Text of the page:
RAF HELENSBURGH had on its books during World War Two the last two Supermarine Stranraer twin-engined flying boats operated by the RAF.
The Stranraer was a design by Reginald Mitchell, who also designed the Schneider Trophy winning seaplane and also the Supermarine Spitfire.
It had many good qualities as a biplane, but it was considered obsolete by 1940.
It was soon replaced by two more modern mono winged flying boats, the Short Sunderland and the Saro Lerwick.
The Marine Aircraft Experimental Establishment, when it was at RAF Felixstowe, used Stranraers for trials before the war and found them reliable. When the establishment moved to Rhu MAEE it continued to use them.
Initially RAF Helensburgh at the outbreak of war was not ready to accommodate all the flying boats from Felixstowe, which included Stranraer K7269 and it spent the autumn and winter of 1939 at Stranraer.
On April 10 1941, Stranraer K7295, while on Helensburgh’s books, went to rescue a pilot who had been based at Helensburgh.
Pilot Officer Dennis Briggs survived a Catalina crash at Dumbarton in January 1940. Britain’s only Catalina at the time had taken off from Rhu a few minutes earlier.
Briggs became well known the month after his dramatic rescue when his spotting of the Bismarck resulted in its sinking by the Royal Navy.
Before that, during April 1941, Briggs was flying a Saro Lerwick with Flying Officer Eddie Edwards and 209 Squadron. They had taken off from Castle Archdale, Lough Erne, and flew into an international incident.
Their Saro Lerwick L7267, was looking for U-Boats on April 14, 1941. Suddenly both engines spluttered, indicating a lack of fuel.
They were forced to land in Donegal Bay, Eire’s neutral waters. Briggs informed Lough Erne, and he was told to ditch any sensitive papers and equipment, especially the decoding machine.
As a result contact with Lough Erne was lost, and Briggs and his crew felt alone.
When a fishing boat came alongside the stranded Lerwick, he organised a tow into Bundaron harbour.
But by this time the Irish authorities had decided to arrest Briggs, his crew and the Lerwick. Before the tow could begin, a motor vessel put Irish soldiers on board.
They checked the aircraft and the crew in case anyone was injured. Following a fruitless search for a decoding machine, or secret papers, Briggs and Edwards and their crew, except one, were taken to Bundaron’s Garda police station.
As they passed through Bundaron, under guard, local people showed support for them, shouting ‘Down with Hitler’.
They were taken to Finner Prisoner of War camp, but one crew member of the Lerwick was allowed to stay on the aircraft, guarded by a soldier.
Meanwhile tensions and diplomatic exchanges continued on both sides of the border, and soon involved England.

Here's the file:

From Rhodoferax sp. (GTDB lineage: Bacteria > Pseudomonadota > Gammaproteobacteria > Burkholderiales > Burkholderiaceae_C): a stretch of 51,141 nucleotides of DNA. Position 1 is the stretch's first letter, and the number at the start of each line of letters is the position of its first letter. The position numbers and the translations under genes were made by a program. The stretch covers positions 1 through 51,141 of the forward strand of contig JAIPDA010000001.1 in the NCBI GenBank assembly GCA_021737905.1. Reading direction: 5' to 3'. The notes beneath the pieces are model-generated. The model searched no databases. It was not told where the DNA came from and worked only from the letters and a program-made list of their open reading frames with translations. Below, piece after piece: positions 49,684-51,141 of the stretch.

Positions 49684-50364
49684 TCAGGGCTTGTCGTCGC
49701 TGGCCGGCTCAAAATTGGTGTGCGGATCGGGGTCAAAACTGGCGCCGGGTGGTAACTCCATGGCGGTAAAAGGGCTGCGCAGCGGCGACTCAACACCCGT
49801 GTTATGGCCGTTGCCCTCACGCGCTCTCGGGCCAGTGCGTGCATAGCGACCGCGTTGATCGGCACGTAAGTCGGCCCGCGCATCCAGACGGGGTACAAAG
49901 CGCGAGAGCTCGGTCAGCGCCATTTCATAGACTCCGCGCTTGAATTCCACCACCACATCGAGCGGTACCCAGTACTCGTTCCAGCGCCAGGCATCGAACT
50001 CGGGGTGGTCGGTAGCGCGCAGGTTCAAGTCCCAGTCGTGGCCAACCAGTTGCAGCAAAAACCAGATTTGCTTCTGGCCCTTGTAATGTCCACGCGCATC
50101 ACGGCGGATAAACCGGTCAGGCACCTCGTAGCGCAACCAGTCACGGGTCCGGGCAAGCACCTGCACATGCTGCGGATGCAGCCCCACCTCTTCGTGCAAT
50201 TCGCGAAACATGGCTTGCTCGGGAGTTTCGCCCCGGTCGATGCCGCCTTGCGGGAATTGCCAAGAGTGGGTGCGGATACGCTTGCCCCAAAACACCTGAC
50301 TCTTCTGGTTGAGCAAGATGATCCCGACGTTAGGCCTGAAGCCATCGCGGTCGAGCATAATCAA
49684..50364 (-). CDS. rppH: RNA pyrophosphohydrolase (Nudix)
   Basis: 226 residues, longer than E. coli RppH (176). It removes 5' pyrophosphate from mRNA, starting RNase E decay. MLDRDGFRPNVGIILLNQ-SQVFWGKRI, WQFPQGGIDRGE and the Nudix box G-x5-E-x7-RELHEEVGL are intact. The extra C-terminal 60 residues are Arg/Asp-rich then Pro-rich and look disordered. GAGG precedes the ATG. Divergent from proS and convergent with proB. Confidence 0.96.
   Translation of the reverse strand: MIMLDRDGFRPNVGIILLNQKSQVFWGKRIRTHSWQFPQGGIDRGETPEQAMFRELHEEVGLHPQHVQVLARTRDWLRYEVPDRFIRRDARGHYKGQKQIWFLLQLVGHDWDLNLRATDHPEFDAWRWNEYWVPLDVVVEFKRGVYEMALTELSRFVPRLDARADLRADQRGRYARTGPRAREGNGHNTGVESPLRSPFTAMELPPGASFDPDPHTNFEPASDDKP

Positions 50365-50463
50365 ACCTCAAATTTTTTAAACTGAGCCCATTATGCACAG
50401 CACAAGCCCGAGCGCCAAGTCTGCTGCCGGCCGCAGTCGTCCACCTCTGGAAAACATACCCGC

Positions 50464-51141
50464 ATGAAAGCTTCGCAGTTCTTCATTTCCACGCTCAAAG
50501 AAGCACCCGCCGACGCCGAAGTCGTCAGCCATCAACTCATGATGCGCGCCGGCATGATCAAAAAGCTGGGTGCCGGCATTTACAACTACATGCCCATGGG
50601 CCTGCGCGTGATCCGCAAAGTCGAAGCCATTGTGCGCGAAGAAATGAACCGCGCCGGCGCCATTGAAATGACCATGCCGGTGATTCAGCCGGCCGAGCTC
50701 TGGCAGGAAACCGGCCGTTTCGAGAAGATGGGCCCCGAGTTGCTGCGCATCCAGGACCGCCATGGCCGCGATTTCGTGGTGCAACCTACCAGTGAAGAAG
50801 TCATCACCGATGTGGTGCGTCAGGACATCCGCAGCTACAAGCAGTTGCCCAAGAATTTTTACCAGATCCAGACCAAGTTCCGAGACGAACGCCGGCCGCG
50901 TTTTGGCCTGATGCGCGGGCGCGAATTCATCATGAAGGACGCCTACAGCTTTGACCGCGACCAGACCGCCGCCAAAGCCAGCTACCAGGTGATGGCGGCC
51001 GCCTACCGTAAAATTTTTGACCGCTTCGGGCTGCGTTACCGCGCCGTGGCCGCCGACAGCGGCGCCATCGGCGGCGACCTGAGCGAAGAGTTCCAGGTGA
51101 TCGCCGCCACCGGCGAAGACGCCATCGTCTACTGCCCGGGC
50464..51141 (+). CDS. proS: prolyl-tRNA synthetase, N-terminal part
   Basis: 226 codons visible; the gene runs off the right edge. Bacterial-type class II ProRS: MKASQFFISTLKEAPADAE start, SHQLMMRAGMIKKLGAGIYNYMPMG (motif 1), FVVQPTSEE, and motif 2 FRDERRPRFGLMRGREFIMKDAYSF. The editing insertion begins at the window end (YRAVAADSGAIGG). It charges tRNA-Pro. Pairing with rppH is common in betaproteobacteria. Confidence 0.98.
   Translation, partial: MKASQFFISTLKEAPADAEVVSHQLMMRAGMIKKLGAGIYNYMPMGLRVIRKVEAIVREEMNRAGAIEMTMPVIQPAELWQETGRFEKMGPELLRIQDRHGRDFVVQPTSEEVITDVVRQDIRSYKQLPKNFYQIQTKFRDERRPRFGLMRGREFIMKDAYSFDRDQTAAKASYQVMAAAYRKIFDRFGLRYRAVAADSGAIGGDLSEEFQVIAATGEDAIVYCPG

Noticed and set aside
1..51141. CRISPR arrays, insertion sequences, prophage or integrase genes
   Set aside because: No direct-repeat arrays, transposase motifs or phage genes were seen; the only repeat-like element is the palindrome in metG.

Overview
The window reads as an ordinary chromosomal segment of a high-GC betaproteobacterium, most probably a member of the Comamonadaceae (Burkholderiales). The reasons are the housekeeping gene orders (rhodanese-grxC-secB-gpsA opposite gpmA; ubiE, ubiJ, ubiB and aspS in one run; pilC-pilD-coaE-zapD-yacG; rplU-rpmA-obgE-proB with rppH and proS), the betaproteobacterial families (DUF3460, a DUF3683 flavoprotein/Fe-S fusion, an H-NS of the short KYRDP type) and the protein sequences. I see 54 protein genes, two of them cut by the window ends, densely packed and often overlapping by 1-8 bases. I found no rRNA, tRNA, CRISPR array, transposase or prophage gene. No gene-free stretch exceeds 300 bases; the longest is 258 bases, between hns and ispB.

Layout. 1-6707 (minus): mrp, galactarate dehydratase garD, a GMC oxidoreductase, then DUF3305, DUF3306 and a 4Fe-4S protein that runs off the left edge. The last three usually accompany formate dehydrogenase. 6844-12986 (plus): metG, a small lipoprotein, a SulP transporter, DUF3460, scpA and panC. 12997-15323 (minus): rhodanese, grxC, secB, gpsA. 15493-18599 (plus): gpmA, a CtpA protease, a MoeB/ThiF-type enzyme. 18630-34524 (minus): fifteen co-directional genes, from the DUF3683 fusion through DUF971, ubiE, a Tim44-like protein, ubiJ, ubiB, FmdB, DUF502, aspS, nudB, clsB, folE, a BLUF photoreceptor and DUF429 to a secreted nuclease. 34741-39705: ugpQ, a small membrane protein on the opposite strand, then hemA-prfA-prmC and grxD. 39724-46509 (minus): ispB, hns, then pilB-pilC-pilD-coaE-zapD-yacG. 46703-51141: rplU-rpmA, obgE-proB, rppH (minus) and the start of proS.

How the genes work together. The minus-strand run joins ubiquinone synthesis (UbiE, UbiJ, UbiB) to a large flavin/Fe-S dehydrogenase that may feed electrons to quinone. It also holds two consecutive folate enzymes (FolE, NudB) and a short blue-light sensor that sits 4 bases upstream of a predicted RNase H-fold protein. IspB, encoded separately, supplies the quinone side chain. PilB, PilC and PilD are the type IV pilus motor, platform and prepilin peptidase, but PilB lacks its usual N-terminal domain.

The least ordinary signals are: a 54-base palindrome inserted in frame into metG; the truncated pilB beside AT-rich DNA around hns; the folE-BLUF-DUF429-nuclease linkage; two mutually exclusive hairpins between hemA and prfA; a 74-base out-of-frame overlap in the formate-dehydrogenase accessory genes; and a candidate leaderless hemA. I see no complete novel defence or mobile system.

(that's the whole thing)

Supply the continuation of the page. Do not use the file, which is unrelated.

Aboard the Lerwick the lone RAF man and the Irish soldier were in a ‘Mexican stand-off’ situation. Then they discovered that they both had ancestors from the same part of Eire, and tensions eased aboard the aircraft and elsewhere.
A solution was at hand. Fuel was to be taken to the stranded Lerwick without flaunting international law. Helensburgh’s Stranraer L7295 went to the rescue with 80 gallons of aviation fuel in drums.
L7295 made regular trips to Lough Erne, but it is not known if the Stranraer landed there or in Bundaron harbour on this occasion. The fuel was most likely then taken by lorry over the border to the Lerwick.
The Irish Government had decided that Briggs and company were ‘mariners in distress’ They were in a ‘flying boat’ that had landed on water because of an emergency.
It would have been different if Briggs had not landed in a seaplane.
Back on the Lerwick Briggs prepared for take-off while Eddie Edwards supervised the refuelling.
However, they were not out of the water yet because of choppy seas, with the height of waves threatening to damage the aircraft during take-off.
Briggs turned into the swell towards Sligo and at 60 knots successfully took off. Back at Lough Erne a warm bath and bed awaited.
K7295’s return to Helensburgh raises the question of which was the last Stranraer flying with the RAF.
Stranraer K7303 dropped test bombs at Helensburgh early in 1942 before being withdrawn from service.
K7295 caught fire on the slipway at Rhu during May 1942. After being repaired it flew to Loch Ness on September 4, where it bounced on landing and was wrecked.
So K7295 was the last Supermarine Stranraer flying with the RAF. It still exists today in model form and features on the box of the construction kit.
The wreckage of the last Supermarine Stranraer flying boat after it crashed in September 1942.